Bodleian Student Editions

Join us on Wednesday 31 May 10.00-16.00, Horton Room, Weston Library.

Would you like to contribute to the discovery of new research materials in the Bodleian’s manuscript collections? And to learn something about editing early modern letters and approaches to digital humanities along the way? Then please sign up for our Bodleian Student Editions editing workshops. 

Letters are the Cinderella of early modern documents. There are thousands of letters from the early modern period in the Bodleian Libraries, creating a vast bank of potential data for a myriad of research projects. But we actually know very little about the contents of each letter. With miles of manuscript records, it is impossible in the normal course of duties to describe the contents of archives in any detail. A typical catalogue entry reads ‘letters to Lord Guilford, from members of his family, 1766-73. 204 leaves’. This represents around 400 pages of text containing a continuous correspondence on a range of subjects, and in fact is part of an archive of hundreds of letters stretching across the 18th century. And this is just one collection!. We would like to unlock these letters and encourage new research by guiding potential users to their value and interest.

In this day-long workshop you will learn the skills to handle some of the Bodleian's special collections and to read eighteenth-century handwriting. No experience in history or historical texts is needed - we'll teach you all you need to handle, read and transcribe these fascinating letters.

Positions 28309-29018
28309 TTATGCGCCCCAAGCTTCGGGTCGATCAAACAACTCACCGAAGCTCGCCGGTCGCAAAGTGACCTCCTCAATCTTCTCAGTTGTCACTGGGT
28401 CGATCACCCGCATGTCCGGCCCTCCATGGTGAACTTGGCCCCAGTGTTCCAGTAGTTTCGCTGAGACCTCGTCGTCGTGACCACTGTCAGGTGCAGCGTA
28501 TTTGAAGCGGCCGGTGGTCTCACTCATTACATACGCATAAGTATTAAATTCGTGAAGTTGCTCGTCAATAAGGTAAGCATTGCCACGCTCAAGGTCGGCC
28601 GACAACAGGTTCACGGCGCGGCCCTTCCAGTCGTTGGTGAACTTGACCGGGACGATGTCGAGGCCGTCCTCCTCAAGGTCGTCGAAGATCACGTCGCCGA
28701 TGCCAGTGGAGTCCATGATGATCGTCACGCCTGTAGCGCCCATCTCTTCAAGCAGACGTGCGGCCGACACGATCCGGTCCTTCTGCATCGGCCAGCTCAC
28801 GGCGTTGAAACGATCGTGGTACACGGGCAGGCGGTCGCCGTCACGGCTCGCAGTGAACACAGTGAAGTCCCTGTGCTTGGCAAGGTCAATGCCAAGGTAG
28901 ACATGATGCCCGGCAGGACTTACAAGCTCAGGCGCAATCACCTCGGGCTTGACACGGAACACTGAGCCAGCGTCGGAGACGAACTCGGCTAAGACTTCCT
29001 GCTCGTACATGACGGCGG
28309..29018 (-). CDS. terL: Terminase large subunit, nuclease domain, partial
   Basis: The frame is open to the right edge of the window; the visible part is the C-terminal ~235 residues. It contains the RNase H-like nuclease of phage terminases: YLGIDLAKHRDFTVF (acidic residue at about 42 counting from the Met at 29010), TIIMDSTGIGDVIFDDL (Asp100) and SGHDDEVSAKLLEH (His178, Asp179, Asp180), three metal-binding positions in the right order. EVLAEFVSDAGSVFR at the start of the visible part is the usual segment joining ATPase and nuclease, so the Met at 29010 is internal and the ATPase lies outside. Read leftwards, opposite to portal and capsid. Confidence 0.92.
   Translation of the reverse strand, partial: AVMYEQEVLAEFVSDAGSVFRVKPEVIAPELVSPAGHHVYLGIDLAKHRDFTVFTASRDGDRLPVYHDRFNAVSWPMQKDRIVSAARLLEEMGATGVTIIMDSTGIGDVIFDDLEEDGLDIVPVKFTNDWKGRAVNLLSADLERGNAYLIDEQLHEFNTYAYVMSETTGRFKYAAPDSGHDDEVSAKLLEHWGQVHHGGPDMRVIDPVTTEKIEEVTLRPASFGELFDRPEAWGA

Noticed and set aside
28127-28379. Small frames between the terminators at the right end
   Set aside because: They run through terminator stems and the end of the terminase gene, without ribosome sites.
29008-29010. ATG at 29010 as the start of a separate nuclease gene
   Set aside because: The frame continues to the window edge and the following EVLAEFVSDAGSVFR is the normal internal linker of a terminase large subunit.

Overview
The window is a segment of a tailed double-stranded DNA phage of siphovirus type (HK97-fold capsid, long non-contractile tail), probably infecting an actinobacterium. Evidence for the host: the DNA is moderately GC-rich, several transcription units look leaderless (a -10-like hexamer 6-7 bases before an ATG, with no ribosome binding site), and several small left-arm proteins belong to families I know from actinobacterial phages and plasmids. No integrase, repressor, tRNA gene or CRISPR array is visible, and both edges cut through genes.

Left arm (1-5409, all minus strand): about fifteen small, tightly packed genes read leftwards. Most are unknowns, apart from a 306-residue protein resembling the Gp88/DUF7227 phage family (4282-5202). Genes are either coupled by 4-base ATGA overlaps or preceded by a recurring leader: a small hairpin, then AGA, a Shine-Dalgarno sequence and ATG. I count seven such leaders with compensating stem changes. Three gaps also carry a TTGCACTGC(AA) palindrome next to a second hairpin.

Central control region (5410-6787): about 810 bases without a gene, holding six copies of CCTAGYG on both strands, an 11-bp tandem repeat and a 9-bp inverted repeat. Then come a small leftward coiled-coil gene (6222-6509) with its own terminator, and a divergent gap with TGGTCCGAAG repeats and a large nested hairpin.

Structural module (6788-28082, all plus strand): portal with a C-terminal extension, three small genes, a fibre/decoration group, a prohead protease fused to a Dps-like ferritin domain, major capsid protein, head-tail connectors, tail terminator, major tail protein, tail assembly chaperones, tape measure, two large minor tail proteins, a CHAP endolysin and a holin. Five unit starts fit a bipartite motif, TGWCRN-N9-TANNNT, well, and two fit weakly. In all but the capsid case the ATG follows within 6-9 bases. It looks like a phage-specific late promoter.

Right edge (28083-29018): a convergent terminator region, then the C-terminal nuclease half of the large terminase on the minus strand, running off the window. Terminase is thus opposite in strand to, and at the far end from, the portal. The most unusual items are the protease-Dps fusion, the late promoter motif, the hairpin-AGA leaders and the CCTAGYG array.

Level – open to complete beginners and students from any subject, undergraduate or graduate

Refreshments will be provided

If you are interested in coming to this workshop, please register here by Monday 15th May


Further information about the project

Abstracts of many of our early modern letters can be found in EMLO (Early Modern Letters Online), and we continue to add to that database. Since 2016 the Bodleian Student Editions workshops have contributed new material to EMLO, and created transcripts of a range of letters. The pandemic put a temporary halt to this, but now we want to start the workshops once more and continue to reveal the nature of these hidden treasures. Having already transcribed the letters of a remarkable Georgian lady, Penelope Maitland we have decided to extend the project and look at the letters to her from her sister Maria Cowper, 1780-1794.